As per usual, the end of the semester is bringing much frustration and angst as paper due-dates stack up. I feel like I've done nothing but read and write for the past month, and another month of the same promises to follow. All I know to do it weather the storm: push through as best I can and pray for the summer sun to follow quickly.
But it's times like this that make me question my life and its direction (or perhaps lack thereof). Right now, the thought of doing five more years of school beyond my undergraduate makes me physically ill. Writing more papers, preparing presentations, and attending conferences all seem to be more work than I really want to pursue. I am aware of the benefits of completing a PhD, but part of me is looking for a change in the pace of my life. Something novel needs to happen... and who knows what that may mean.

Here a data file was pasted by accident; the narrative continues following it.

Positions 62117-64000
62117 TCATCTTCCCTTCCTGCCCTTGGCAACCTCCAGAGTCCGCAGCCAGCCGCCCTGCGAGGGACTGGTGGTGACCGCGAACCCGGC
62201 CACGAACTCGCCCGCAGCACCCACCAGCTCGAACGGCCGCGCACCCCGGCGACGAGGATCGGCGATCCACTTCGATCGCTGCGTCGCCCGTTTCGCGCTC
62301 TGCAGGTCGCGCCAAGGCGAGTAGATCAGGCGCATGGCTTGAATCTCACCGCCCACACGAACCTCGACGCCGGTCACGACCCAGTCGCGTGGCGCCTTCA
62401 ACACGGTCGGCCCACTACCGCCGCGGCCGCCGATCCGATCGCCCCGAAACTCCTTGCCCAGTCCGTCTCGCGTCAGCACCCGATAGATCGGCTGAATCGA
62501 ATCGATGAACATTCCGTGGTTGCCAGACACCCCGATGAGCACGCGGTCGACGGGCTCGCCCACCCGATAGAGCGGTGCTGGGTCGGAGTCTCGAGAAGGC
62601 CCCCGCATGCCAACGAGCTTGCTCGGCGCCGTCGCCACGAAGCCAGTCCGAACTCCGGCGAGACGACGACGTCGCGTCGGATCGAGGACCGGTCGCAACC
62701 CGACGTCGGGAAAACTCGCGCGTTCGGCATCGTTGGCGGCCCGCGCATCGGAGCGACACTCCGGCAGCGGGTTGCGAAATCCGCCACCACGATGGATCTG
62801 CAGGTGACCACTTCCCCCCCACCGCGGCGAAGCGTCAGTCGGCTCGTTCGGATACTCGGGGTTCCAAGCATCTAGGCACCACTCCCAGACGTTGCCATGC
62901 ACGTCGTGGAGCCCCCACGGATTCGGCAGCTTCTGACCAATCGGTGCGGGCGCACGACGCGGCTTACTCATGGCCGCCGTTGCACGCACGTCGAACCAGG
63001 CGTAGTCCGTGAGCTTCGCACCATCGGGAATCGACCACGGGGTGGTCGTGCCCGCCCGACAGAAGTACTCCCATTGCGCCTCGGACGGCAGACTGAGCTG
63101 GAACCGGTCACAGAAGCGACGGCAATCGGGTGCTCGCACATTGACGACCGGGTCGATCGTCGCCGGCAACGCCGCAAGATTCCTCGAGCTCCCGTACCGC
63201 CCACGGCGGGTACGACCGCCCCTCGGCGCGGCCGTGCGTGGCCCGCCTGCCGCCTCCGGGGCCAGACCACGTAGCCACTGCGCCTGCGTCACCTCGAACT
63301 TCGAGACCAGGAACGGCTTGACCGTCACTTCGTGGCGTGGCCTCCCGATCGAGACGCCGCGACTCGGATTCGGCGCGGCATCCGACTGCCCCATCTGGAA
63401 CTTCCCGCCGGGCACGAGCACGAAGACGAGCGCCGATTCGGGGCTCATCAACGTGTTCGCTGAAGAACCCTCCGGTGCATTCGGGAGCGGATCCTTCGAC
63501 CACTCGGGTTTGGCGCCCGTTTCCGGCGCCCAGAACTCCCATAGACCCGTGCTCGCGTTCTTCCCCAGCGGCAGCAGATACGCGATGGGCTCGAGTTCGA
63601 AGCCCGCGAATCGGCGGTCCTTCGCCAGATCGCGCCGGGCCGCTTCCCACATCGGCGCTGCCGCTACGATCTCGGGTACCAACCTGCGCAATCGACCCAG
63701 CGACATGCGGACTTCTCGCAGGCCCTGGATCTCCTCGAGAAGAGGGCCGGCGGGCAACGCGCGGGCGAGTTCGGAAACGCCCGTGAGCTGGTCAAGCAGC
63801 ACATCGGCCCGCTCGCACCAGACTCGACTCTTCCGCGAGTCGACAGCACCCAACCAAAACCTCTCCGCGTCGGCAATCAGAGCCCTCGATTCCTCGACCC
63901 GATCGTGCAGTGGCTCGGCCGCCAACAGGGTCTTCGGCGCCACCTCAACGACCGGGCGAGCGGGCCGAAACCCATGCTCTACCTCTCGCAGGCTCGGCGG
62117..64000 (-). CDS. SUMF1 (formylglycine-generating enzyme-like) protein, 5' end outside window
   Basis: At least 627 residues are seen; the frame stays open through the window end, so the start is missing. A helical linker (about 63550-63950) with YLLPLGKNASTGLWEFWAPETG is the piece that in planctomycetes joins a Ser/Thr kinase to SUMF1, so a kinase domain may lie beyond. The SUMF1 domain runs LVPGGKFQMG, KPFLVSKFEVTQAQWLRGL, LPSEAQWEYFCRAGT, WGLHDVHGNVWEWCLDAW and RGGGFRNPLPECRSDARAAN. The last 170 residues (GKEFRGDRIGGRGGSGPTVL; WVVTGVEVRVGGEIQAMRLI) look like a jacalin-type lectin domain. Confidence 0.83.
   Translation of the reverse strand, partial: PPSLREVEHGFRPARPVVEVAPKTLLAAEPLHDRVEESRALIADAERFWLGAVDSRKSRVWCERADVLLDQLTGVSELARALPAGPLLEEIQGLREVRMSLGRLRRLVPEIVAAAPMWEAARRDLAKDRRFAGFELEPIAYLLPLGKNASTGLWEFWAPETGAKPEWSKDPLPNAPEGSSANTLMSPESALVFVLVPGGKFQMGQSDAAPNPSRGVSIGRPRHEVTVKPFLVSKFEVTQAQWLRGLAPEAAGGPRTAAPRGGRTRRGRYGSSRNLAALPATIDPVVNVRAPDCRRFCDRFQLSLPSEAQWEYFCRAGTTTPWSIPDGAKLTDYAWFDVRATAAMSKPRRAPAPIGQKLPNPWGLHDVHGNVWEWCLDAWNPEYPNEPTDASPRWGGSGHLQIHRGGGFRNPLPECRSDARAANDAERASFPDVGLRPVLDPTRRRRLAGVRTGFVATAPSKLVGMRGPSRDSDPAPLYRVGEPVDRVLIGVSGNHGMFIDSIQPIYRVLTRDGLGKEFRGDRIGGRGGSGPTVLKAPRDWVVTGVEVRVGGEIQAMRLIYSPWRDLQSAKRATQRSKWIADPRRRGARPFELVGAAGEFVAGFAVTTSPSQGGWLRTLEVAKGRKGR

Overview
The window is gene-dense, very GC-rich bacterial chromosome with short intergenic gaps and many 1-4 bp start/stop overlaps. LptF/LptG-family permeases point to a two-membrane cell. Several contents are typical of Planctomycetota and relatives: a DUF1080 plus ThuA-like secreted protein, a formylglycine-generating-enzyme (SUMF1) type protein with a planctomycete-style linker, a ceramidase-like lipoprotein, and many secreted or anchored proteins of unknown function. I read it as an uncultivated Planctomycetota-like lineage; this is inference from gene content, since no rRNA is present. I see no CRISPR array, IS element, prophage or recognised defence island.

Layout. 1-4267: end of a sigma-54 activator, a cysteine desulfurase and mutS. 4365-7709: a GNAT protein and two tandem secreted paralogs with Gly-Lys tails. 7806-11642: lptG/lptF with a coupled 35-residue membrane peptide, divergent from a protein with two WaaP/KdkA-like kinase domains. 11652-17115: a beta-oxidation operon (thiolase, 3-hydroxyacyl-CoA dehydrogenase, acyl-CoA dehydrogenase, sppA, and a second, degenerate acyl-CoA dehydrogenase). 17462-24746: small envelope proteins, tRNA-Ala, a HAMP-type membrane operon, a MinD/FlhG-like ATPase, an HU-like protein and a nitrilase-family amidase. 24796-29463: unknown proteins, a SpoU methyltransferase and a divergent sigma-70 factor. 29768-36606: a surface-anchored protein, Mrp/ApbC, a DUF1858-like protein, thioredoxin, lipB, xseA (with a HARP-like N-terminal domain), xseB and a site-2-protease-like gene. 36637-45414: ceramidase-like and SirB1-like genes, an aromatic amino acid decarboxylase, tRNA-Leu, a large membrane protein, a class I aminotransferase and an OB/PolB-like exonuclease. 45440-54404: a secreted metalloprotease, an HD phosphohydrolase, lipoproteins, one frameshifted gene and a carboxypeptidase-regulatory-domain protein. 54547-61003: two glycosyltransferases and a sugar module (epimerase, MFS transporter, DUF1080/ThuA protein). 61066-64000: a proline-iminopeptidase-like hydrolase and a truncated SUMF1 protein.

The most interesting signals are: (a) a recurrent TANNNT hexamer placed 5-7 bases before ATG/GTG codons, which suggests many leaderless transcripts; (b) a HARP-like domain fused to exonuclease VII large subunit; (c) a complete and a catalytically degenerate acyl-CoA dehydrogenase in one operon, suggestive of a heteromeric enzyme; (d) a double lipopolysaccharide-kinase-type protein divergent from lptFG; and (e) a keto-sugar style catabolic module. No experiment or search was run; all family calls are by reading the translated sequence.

So, In an effort to continue the never-ending pursuit of myself, I've decided the following:
1. I will become a non-practicing homosexual. This means that any relationship is out of the question. I'm officially on hiatus from any and all relationships with men (or women, for that matter).
2. I am removing myself from any and all social events as of today. I will not attend parties, nor will I participate in any on campus functions. I will be available by e-mail and phone; that's it.
This may seem like isolationism, but trust me, it needs to be done. I need to focus on school right now and getting myself through the program I've selected. Only then will I be ready to add the other things in life back in.
Posted by Drew at 2:52 PM
25 February 2008
Finding yourself still wanting
Tu as raison, mon ami. Que puis-je dire encore? And what's more, I knew this from the start and should have heeded your warnings and advice. Que puis-je faire encore? Rien, maintenant. Exactement ça.